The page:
‘Creg - he’s got two legs and he won’t disappoint.’ This is Greg Proops’ personal re-hash at those newspaper buzz-clippings that are splattered over Fringey Edinburgh like a hyperbolic rash. it’s marginally better than The los Angeles Times’ ‘very funny comic’, but not as illuminating as The San Francisco Chronicles’ ‘Proops is a slim, nerdy-looking, 32-yeanold with Buddy Holly-style glasses.’

Proops is lust beginning to hit the big time In the States after eleven years on the comedy circuit there, but is well entrenched in the British showbiz psyche thanks to his slim and nerdy

Bree Prunes: he‘s got twe legs tunniness, being the stuff that great improvisational moments are made at. Slim Proops and Fat McShane (who‘s his mate and comedy partner Mike)

were picked up in a seedy bar (probably) in their hometown of San Francisco in 1989 by Channel 4 talent- spotters. Two minutes later they were making jokes about Clive Anderson’s cranial penalty spot (to his baldness) on ‘Whose Line Is It Anyway?’. Everyone laughed. A lot.

low, after a stand-up tour ot the UK last autumn with Glasgow’s Parrot, Proops is bringing his solo show to Edinburgh tor the first time. lie likes doing the solo schtick because, ‘you call all the shots’ and, ‘you make a lot more money’. And anyway, ‘l’ve been doing improv since 1979. And am I tired!’

‘Creg Proops - he has a mouth with which he talks tastly.’ - The list. (Craig McLean)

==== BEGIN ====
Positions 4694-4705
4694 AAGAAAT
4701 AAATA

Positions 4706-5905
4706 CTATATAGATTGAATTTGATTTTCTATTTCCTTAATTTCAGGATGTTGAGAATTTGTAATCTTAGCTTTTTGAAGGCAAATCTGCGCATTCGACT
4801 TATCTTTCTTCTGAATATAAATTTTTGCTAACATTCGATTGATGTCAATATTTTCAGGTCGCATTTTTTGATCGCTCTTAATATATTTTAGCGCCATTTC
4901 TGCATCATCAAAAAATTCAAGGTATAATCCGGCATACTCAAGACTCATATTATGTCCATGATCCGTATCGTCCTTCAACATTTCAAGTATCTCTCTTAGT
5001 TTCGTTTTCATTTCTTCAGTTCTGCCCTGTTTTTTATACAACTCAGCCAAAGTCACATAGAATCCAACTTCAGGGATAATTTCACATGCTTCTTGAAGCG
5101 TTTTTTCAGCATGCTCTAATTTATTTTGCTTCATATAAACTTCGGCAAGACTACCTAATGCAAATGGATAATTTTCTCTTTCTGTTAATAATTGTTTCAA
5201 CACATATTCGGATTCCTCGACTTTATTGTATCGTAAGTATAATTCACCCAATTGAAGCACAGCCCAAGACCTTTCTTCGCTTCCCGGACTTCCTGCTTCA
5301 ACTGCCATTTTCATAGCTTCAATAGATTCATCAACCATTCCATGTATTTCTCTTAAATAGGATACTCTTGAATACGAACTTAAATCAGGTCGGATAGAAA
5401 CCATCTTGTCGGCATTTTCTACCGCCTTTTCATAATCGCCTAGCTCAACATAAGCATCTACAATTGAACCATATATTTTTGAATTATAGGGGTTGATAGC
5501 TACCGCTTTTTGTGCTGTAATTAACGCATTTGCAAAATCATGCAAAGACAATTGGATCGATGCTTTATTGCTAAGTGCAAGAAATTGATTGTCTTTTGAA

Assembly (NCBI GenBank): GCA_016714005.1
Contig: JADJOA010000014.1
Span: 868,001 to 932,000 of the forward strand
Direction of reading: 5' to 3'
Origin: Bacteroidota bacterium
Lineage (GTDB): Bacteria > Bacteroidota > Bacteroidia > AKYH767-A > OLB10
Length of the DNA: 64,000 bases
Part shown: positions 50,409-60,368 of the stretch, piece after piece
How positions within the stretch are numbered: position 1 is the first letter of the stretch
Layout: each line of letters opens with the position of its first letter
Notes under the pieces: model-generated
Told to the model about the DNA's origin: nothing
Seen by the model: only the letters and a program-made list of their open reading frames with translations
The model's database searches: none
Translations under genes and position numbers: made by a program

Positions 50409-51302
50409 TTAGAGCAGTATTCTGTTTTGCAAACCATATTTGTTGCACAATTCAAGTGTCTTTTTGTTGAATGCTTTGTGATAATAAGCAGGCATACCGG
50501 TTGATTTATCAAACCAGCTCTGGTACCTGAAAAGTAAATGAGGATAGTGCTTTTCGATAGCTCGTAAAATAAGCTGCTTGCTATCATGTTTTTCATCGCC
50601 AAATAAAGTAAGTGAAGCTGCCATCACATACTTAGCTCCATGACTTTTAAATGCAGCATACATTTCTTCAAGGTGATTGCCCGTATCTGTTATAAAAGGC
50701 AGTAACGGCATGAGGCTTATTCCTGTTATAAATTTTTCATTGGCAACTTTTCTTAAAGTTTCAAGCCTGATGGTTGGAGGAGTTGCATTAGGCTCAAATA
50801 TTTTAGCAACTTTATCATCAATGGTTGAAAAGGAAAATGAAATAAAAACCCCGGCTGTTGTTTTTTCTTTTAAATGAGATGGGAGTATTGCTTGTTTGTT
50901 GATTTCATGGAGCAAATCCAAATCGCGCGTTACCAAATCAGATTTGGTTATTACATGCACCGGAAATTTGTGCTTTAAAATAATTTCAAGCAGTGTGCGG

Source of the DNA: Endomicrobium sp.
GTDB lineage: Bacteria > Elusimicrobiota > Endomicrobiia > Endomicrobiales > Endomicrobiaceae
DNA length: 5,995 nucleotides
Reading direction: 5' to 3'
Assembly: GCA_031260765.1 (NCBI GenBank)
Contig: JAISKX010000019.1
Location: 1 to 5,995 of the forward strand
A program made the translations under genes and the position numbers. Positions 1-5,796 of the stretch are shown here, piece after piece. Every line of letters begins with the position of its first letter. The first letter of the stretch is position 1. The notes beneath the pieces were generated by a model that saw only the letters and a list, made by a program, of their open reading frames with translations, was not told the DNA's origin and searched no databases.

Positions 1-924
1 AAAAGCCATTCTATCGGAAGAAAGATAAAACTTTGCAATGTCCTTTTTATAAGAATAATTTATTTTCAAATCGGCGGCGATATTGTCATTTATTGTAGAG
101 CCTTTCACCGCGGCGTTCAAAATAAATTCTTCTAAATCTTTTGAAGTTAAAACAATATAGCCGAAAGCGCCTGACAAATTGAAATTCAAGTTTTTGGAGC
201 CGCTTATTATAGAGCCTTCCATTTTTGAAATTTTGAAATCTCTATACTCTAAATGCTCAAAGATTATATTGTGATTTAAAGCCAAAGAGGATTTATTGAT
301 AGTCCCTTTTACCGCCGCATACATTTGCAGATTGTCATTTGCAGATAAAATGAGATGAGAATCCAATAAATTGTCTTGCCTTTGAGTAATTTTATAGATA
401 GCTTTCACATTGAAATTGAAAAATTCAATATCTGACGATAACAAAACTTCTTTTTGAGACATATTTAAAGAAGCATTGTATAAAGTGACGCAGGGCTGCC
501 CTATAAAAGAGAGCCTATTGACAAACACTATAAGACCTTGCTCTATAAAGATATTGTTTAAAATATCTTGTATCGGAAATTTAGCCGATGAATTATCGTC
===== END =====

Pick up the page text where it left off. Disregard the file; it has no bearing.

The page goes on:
Greg Proops (Fringe), Assembly Rooms (Venue 3) 226 2428, 13 Aug—4 Sept, midnight, £7.50/£6.50 (£6.50/£5.50).


Craig McLean stays up past his bedtime and chortles merrily.

I Schneider And Iannucci Veterans of Radio 4's On The Hour. larnpooning

rnaestros Armando Iannucci and Dave Schneider present their first live collaboration. ‘Surreal non-stand-up' they say. which could mean absolutely anything.

Schneider And Iannua‘i (Fringe). Assembly Rooms (Venue 3) 226 2428. I3 Aug—4 Sept. 10pm. £6.50/£ 7.50 (£5.50/f6.50).

I Stand Up Black America No dull- but-worthy tokenisrn here. Their colour colours their comedy and the humour of lan Edwards, Renee Hicks and Suli McCullough is all the tnore forceful for it. Split your sides and get culturally aware.

Stand Up Black Amertt‘a (Fringe). Pleasani'e (Venue 33) 556 6550. I2 Aug—4 Sept. [0.20pm. £7/£7.50 (£6/f6.5()).

I Aaaaaaaargh - The Best One Yet Malcolm Hardee returns as your geni(t)al host. This year his trump card is one Charlie Chuck. owner of a veritable conflagration ofa ‘haircut', inventor of the wildly improbable ‘Chuck 0 Scope‘. and star of Vic Reeves and Bob Mortimer's imminent new series for the BBC.

Aaaaaaaargh The Best One Yet (Fringe). Gilded Balloon Theatre (Venue 38) 226 2/5]. 13—28 Aug. [1.30pm. £6.50 (£5).

I 25 Years Of Fun With a twinkle in their eyes and a goose in their step the Doug Anthony Allstars, stars of stage and spleen, lead us on a dewy-eyed traipse down Memory Lane.

A legendary career, dahling.

25 Years Of Fun (Fringe) Doug Anthony Allstars, Assembly Rooms (Venue 3). 226 2428. 18—21 Aug, 11.45pm, £7.50 (£6.50).

I Corky And The Juice Pigs Their eyes will boggle and their veins will bulge. They will wear nauseous shirts and libel lovely cute pandas. They will flog copies of their hit CD and mention their stints as gibbering jocks on Radio Forth. They will be Canadian and three. Corky And The Juice Pigs (Fringe).

The Music Box (Venue 50). 220 4847, 13 Aug—4 Sept (16. 23. 30 Aug). 11.15pm. £6.50 (£5).

The List l3—l9 August [993 55